Sunday, May 22, 2011
Time vs. Money
If somebody who had never played World of Warcraft before were to buy an account with a max-level character equipped with the best possible gear, he still wouldn't be any good as a raider, because he would be lacking the skill. This example is widely used to show how getting a strong character by playing is good, while getting a strong character with real money is bad. Unfortunately the example is completely spurious: Somebody who had never played World of Warcraft before would feel no desire at all to buy an account with a maxed out character. The reality looks very different, and the moral questions aren't quite as black and white as some people would like.
By playing a game you get better at it. Somebody who played a lot more chess than me is probably better than me at chess, and very likely to beat me. But then my pawns haven't been upgraded with the Sword of Uberness or a Kalashnikov. In games with any sort of "character development", your overall power is a mix of skill and stats. The most skillful level 1 WoW character still can't harm the least skillful level 85 character in PvP. By how much exactly skill can make up for lack of stats depends on the game, but clearly skill isn't everything. Furthermore the learning of skills is very much a matter of diminishing returns: A few hours of play easily get you to 80%+ of the skill of a true master in most games, especially MMORPGs. In most games it takes considerably longer to get your character to maximum stats than it takes to get to a really good skill level.
When I last wrote about World of Tanks I mentioned that you could buy level V tanks for $5, but that this wasn't a very good option, because those tanks aren't very good. Meanwhile WoT has been patched to v0.6.4, and now you can buy level VIII tanks for $25. I still don't plan to buy any of these, and they still have the disadvantage that they are outside the tech tree, and can't be upgraded. But a n00b with a level VIII heavy tank has a very good chance of beating me (or even a more skilled player than me) in my level V Russian KV heavy tank I got from working my way up from the bottom.
Now World of Tanks players suffer from the same sort of jealousies than the players of other games and thus tend to dismiss people in these bought tanks as bad players. But again it is unlikely that somebody who never played World of Tanks before would feel any desire to buy a $25 tank before knowing whether he actually likes the game. And I can very much imagine somebody like me, having played WoT for 50+ hours and having played up to the first heavy tank in the regular way looking at 100+ hours it would take to get from there to a level VIII tank and deciding to take a $25 shortcut to there instead. That would probably still make him less skilled than somebody who put in those 100+ hours with heavy tanks to get to level VIII, but not by much. And if we are brutally honest for a second, we all know that in any MMORPG or other game with levels you can always find a way to "grind up" to a higher level without necessarily getting more skilled in the process. As much as we would like our level/gear/stats to be an reflection of our superior skills, in reality we are very well aware that this is at best a flawed image. We might not want to admit that about ourselves, but as soon as somebody else claims he is better than us because he has for example a higher gearscore, we immediately dismiss that notion as ridiculous.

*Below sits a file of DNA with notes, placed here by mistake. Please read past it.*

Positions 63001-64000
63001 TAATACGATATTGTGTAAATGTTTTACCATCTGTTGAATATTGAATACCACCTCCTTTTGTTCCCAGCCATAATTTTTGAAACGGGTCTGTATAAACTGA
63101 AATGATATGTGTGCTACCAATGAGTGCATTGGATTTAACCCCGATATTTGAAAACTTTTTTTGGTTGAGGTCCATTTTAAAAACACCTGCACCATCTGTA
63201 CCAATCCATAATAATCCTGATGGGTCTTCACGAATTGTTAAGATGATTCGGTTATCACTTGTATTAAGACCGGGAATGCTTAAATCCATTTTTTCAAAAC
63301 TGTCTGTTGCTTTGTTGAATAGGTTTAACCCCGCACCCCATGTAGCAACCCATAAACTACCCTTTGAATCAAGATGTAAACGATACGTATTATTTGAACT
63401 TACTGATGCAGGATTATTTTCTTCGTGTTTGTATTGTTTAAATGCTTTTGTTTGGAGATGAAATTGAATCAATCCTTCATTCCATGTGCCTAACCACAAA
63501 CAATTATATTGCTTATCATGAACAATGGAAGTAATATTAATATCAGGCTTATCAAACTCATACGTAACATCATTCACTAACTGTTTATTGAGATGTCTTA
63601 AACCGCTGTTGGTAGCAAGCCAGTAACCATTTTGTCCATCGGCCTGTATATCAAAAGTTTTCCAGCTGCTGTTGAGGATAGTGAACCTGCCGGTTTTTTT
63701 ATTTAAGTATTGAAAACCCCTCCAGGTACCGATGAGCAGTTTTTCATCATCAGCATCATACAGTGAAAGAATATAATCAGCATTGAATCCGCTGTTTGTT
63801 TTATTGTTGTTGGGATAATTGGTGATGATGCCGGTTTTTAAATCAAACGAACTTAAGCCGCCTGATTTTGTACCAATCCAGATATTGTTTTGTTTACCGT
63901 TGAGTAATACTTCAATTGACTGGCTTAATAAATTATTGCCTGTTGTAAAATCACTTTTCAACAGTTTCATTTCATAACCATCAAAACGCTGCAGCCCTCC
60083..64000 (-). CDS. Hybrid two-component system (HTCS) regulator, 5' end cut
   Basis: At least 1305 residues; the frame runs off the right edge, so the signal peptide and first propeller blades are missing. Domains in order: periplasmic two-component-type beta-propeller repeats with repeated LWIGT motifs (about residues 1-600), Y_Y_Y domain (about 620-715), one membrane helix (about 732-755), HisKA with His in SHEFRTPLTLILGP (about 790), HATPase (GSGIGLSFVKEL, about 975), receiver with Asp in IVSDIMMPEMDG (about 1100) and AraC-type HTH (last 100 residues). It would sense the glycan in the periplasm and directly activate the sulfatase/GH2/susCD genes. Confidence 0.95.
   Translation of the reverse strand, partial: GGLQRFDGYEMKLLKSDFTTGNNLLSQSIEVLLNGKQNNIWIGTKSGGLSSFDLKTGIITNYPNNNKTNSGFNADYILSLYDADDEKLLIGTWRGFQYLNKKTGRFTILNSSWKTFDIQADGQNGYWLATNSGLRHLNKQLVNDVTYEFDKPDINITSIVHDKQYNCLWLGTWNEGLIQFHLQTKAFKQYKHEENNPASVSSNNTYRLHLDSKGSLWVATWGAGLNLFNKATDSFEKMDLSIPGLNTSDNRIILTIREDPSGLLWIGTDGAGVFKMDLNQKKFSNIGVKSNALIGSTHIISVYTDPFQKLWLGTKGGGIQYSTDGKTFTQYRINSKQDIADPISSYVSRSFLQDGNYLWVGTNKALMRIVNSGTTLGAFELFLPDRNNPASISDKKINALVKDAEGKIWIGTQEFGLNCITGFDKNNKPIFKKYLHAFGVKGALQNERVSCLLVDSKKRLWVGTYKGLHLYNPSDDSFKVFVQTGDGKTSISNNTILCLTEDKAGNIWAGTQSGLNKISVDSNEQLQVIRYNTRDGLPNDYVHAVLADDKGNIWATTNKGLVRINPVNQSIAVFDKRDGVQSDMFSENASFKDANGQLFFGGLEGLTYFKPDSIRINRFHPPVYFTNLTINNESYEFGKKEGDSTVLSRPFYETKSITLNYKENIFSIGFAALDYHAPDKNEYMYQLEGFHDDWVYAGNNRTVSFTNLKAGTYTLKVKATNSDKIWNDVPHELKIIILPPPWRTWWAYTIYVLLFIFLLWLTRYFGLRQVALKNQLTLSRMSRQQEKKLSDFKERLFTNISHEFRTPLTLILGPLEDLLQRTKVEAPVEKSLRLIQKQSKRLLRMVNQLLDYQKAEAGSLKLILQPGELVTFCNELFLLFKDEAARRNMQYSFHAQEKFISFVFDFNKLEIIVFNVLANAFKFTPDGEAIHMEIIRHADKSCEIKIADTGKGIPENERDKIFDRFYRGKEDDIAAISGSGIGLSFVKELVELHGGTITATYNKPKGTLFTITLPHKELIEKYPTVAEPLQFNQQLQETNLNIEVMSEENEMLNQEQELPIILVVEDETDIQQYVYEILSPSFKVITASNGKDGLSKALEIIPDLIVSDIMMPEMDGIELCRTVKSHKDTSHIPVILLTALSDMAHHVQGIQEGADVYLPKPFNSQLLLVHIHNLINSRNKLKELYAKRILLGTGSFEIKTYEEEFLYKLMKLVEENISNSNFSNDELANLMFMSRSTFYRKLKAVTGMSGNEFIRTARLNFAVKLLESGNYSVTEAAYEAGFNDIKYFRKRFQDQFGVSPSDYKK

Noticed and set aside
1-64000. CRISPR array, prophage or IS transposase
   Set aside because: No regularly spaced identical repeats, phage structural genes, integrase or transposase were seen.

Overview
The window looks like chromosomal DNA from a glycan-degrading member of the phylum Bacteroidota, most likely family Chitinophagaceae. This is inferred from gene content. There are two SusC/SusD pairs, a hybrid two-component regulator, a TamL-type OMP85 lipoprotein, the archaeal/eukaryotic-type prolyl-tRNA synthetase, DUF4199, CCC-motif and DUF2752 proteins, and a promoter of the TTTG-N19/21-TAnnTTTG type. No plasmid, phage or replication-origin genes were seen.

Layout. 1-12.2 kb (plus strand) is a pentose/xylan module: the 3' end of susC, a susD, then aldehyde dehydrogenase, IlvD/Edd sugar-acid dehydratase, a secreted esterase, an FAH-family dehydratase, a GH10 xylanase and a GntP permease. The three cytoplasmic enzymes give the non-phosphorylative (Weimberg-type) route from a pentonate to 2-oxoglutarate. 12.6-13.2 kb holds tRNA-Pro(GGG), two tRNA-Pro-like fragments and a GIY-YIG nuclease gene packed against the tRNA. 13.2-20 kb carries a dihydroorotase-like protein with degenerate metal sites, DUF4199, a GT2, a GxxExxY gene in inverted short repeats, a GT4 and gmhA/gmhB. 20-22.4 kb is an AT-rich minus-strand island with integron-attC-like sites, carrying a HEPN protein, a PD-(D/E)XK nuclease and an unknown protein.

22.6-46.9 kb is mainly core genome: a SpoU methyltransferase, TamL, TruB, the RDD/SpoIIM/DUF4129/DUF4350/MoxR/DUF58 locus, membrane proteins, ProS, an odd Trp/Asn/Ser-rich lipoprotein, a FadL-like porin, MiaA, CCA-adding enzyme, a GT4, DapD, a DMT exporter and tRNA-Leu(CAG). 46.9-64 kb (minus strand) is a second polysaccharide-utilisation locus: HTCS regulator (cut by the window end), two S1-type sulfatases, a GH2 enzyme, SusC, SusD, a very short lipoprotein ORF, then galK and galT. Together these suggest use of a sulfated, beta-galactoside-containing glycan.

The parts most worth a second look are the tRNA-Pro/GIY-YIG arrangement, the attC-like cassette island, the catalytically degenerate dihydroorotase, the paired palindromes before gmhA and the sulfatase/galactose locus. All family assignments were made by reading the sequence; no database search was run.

So if time spent in game isn't really all that related to skill, is it really so bad to have the option to advance faster by paying real money? I didn't buy any tanks, but by taking the "subscription" option for about $8.50 for a month I'm advancing 50% faster than somebody not paying. I would need to seriously split hairs to argue that this is morally superior to buying a level VIII tank. I just decided to not skip ahead because I find leveling up to be fun (which appears to be a strange idea to many players in many games). Whether you get to a high-level tank or character with time or with money is ultimately no difference at all.
I would like World of Warcraft to have the option of buying level 85 characters with full iLevel 333 blue gear (the stuff you get from normal dungeons). Not because I necessarily would like to buy one. But because I feel Blizzard has tuned the leveling speed to a compromise between those players who level for fun, and those players who want to get to the "real game" at the level cap as fast as possible, and ended up making both groups unhappy. If players were able to skip ahead for $25, the leveling speed could be cut in half and be a lot more appropriate for people who enjoy that sort of leveling content. There will always be people complaining about the ability to buy your way up to the top, but behind all that acting morally superior there is often the simple fact that they just can't afford the money alternative. If your main advantage in a game is that you can spend a lot more time in it than the next guy, you don't want him to have the option of advancing by an alternate route.